Informative Speech Essay

Submitted By 37000373
Words: 755
Pages: 4

How voodoo started
Voodoo is a religion that was brought to the Western coasts by slaves from Africa. It is
believed to have started in Haiti in 1724 as a snake cult that worshipped many spirits
pertaining to daily life experiences. The practices were intermingled with many Catholic rituals
and saints. It was first brought to the Louisiana area in 1804 by Cuban plantation owners who
were displaced by revolution and brought their slaves with them.

At first glance, it seems that a religion that revolves around spiritual possession, potions, and
the worship of ancestors would have little to do with Christianity. However, there are strong
parallels; in the case of Louisiana and Haitian voodoo, many Christian traditions, beliefs, and
figures have been
into this flexible religion. The spirits are central to the practice
of voodoo, and many of the central figures have Christian counterparts.
Aida Wedo is a virginal figure of Mary, while Legba, the guardian gatekeeper, is a mirror
image of St. Peter. In voodoo, important spirits that believers connect with are called the loa
(or lwa); in some locations, these loa and their families can be called by the names of the
Catholic saints they represent. In West African voodoo, there is a very Christian belief that
there is
one supreme god
ruling all.
A voodoo ritual can be performed whenever the voodoo rituals feels necessary, for special
occasions, or in the privacy of individual homes or communities. Voodoo rituals can also be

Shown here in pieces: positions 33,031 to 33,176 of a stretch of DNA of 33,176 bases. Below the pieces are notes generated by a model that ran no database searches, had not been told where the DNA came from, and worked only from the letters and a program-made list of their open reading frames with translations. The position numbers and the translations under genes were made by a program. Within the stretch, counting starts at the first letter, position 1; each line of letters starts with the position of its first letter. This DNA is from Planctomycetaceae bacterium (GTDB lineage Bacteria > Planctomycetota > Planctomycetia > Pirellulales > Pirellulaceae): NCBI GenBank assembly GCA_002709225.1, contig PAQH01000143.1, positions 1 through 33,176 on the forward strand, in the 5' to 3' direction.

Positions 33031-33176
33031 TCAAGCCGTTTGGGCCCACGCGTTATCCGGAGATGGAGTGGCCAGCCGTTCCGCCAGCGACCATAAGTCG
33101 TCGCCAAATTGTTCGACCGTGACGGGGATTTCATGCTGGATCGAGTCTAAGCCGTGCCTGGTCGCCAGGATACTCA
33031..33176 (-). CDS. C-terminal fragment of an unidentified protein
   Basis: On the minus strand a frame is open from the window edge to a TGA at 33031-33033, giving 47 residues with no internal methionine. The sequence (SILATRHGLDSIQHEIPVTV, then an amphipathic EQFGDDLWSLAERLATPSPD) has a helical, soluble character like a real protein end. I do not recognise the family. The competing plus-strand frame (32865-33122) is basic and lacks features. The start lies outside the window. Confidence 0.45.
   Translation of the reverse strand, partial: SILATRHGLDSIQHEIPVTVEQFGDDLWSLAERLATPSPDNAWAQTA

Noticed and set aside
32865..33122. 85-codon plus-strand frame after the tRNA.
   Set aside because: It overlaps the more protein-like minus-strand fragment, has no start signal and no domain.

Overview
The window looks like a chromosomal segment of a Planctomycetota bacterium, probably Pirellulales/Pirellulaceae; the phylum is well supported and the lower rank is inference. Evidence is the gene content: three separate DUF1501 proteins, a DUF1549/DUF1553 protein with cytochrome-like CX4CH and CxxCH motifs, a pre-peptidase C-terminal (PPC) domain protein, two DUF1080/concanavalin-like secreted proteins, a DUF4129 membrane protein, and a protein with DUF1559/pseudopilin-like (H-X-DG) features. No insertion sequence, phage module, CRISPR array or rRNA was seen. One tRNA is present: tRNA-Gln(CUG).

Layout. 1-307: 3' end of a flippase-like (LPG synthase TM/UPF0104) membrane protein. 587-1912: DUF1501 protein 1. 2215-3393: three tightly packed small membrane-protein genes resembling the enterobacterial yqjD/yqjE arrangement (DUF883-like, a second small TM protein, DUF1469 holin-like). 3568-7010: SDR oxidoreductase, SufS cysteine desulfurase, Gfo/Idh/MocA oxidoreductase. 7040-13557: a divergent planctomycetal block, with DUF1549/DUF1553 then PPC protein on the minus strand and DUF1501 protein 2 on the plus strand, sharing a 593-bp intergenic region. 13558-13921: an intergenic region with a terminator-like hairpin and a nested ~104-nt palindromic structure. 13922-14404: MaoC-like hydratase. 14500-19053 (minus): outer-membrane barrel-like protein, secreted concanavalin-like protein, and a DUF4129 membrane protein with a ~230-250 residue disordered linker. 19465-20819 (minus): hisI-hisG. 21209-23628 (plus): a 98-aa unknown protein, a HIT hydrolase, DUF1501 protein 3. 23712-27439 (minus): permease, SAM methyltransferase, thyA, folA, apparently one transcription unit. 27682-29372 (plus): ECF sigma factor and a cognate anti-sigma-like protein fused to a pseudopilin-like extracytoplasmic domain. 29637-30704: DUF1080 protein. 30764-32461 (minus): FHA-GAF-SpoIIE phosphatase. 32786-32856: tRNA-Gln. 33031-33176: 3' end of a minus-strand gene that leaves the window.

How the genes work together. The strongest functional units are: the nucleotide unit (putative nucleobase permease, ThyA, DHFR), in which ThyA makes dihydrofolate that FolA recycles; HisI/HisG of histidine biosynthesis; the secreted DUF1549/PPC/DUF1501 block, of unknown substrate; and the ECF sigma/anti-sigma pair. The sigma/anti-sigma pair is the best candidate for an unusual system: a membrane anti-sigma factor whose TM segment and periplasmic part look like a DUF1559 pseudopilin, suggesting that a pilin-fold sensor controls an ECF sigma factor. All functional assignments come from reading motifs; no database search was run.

performed by a single person, by the entire organization, even by a small group of voodoo
friends. Voodoo rituals may be restricted in certain parts of the community or town and can
encourage or underscore the passages between the voodoo religious or voodoo social

The purposes of rituals are varied; they include compliance with religious obligations or
ideals, satisfaction of spiritual or emotional needs of the practitioners, strengthening of social
bonds, demonstration of respect or submission, stating one's affiliation, obtaining social
acceptance or approval for some event — or, sometimes, just for the pleasure of the ritual

Rituals of various kinds are a feature of almost all known human societies, past or present.
They include not only the various worship rites and sacraments of organized religions and
cults, but also the rites of passage of certain societies, oaths of allegiance, coronations, and
presidential inaugurations, marriages and funerals, school "rush" traditions and graduations,
club meetings, sports events, Halloween parties, veteran parades, Christmas shopping and
more. Many activities that are ostensibly performed for concrete purposes, such as jury trials,
execution of criminals, and scientific symposia, are loaded with purely symbolic actions

prescribed by regulations or tradition, and thus partly ritualistic in nature. Even common
actions like hand­shaking and saying hello are rituals.

In any case, an essential feature of a ritual is that the actions and…